The effects of whole body vibration on peripheral cardiovascular function
Gholoum, Mahmoud S. M. A.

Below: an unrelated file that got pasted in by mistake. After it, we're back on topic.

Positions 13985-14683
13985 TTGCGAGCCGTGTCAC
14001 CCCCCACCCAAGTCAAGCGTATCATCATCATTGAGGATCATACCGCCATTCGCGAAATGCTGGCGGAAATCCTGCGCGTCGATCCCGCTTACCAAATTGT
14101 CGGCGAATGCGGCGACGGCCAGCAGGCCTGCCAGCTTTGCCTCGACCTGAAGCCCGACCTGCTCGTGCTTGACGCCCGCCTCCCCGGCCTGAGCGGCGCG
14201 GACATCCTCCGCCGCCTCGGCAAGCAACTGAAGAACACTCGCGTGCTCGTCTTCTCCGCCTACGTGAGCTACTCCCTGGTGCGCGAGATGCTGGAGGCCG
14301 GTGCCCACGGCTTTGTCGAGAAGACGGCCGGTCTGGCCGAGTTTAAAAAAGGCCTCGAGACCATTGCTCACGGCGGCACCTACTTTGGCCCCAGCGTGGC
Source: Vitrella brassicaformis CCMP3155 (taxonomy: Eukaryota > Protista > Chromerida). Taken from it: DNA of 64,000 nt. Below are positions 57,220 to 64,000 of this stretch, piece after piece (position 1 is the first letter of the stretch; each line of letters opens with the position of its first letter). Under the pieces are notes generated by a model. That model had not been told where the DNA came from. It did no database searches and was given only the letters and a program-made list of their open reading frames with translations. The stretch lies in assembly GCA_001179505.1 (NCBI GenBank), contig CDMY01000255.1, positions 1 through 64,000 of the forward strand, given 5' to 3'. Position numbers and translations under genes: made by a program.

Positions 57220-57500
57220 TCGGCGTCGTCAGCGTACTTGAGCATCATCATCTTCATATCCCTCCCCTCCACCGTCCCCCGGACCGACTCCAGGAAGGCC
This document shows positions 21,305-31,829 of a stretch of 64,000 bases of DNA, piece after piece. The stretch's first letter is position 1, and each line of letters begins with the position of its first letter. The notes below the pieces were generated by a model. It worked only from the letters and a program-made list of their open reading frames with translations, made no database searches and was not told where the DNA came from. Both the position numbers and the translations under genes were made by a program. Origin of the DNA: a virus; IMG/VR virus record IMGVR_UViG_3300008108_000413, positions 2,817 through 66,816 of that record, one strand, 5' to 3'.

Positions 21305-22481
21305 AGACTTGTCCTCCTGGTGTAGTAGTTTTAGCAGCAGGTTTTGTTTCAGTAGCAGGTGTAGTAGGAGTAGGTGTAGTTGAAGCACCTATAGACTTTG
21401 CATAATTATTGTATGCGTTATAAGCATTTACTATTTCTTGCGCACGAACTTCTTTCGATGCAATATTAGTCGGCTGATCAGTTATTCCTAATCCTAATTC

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Exposure to acute bouts of whole body vibration (WBV), which can be employed as a novel form of exercise, has been reported to increase local skeletal muscle blood flow. However, the mechanism for this effect remains unclear. Therefore, this research aimed to explore the mechanism that would explain the effect of vibration on the peripheral cardiovascular function. Initially, the aim was to investigate the potential mechanism of the effect of WBV on the systemic blood flow, since there are currently no studies reporting any systemic effects of WBV on blood flow. The results did not demonstrate any systemic effects on blood flow (i.e. forearm blood flow) in response to acute unloaded and loaded squats with WBV. It was concluded that it was difficult to identify the effects of vibration on systemic cardiovascular function because, most likely due to the higher exercise intensity, skeletal muscle activation resulted in a decrement in blood flow from a distal site (i.e. forearm) to the main site (i.e. lower limb). Through the development of experimental methods involving applying vibration passively to the lower limbs, which avoids any influence of direct skeletal muscle activation and focuses solely on the mechanism inducing effects, it was demonstrated that ankle systolic blood pressure and ankle brachial pressure index substantially decreased in the post-vibration period. It was concluded that vibration has a direct effect on the peripheral cardiovascular function via increased vasodilatation; however, the mechanism underlying this effect remained unresolved. The effects of different durations of passive vibration on the peripheral circulation were also investigated and the results demonstrated that a longer duration of passive vibration (i.e. 8 minutes) resulted in a significantly higher lower leg blood flow during the recovery period than a shorter duration (i.e. 1, 2 and 4 minutes) of passive vibration. These data provide evidence for a greater effect of WBV occurring with a longer duration on the peripheral cardiovascular function, caused by the vasodilatation response throughout the recovery period. However, there might be a minimum effect of skeletal muscle activation occurring with a longer duration of passive vibration that leads to a direct response to localised heating. Furthermore, the thesis attempted to distinguish the effects of passive vibration on skeletal muscle activation from those on the peripheral vascular system. An experiment was designed in which passive vibration was applied with and without circulatory occlusion, to examine whether there was any underlying skeletal muscle activation. It was found that vibration with intact circulation produces more heat than the control, no vibration and occlusion, and occlusion plus vibration conditions. These effects were reflected by the higher skin temperature observed during exposure to vibration, and continuing into recovery. These data provide evidence that passive vibration does not appear to induce an increase in muscle activity. The data also suggest that the mechanism of the rise in skin temperature in response to passive vibration exposure is due to a vasodilatation that occurred in the lower limb via inducing an increase in shear stress at the blood vessels wall and led to an increase in circulating blood flow during exposure that continues into recovery. Overall, the results obtained demonstrate that vasodilatation occurs during and after vibration exposure and appears to be a process that is independent of skeletal muscle activation. It is postulated that the stimulus is a direct effect on the blood vessels via inducing an increase in shear stress that results in an increased vasodilatation, thereby increasing blood flow. Hence, these observations demonstrate that vibration stimulus has a direct effect on the muscle vascular bed as a primary effect and that there is no carry over effect into the systemic circulation. Thus, the results of this thesis indicate that vibration induced enhancement in the peripheral circulation could be using as a training stimulus and also could have a beneficial effect in assisting recovery routines from exertion.